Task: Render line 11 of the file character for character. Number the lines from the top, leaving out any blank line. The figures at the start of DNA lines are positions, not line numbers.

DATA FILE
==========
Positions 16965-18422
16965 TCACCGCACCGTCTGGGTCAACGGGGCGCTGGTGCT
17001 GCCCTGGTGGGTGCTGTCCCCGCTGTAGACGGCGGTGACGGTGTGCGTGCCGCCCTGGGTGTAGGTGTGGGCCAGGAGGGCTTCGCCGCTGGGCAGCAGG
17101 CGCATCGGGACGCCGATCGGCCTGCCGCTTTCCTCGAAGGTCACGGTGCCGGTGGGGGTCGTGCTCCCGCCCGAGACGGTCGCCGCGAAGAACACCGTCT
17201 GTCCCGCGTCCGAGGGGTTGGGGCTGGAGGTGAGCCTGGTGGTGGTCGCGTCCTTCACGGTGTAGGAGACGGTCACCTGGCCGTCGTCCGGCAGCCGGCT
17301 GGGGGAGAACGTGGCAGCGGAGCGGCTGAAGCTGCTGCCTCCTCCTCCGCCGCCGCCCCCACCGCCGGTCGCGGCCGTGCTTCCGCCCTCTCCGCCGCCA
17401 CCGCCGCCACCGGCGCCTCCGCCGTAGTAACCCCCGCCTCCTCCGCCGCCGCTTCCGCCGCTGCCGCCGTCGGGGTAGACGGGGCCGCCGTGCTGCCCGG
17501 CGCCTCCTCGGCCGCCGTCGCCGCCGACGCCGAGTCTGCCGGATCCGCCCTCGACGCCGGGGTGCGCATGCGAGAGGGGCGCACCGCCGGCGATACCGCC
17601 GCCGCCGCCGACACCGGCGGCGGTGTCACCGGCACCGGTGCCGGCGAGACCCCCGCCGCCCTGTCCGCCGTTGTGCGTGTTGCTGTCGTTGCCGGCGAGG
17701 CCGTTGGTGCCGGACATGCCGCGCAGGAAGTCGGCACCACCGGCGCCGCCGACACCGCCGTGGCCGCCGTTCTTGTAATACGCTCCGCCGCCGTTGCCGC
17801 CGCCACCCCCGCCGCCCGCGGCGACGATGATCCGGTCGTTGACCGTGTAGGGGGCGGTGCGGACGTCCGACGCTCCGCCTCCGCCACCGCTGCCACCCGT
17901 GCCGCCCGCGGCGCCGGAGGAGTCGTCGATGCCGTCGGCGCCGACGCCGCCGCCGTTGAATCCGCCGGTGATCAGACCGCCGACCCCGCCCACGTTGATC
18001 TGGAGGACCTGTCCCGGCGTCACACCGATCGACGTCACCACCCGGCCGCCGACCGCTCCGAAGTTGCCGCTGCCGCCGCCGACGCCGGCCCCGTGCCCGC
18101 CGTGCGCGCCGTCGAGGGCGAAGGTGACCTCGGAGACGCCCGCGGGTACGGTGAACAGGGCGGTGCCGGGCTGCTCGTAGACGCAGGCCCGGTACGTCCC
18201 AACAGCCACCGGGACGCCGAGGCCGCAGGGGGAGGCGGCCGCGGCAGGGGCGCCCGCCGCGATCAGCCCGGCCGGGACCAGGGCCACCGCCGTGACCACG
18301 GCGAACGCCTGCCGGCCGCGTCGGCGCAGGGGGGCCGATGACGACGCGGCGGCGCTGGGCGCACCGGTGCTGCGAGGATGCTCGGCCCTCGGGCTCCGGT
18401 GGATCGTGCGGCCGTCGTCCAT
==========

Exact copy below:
17801 CGCCACCCCCGCCGCCCGCGGCGACGATGATCCGGTCGTTGACCGTGTAGGGGGCGGTGCGGACGTCCGACGCTCCGCCTCCGCCACCGCTGCCACCCGT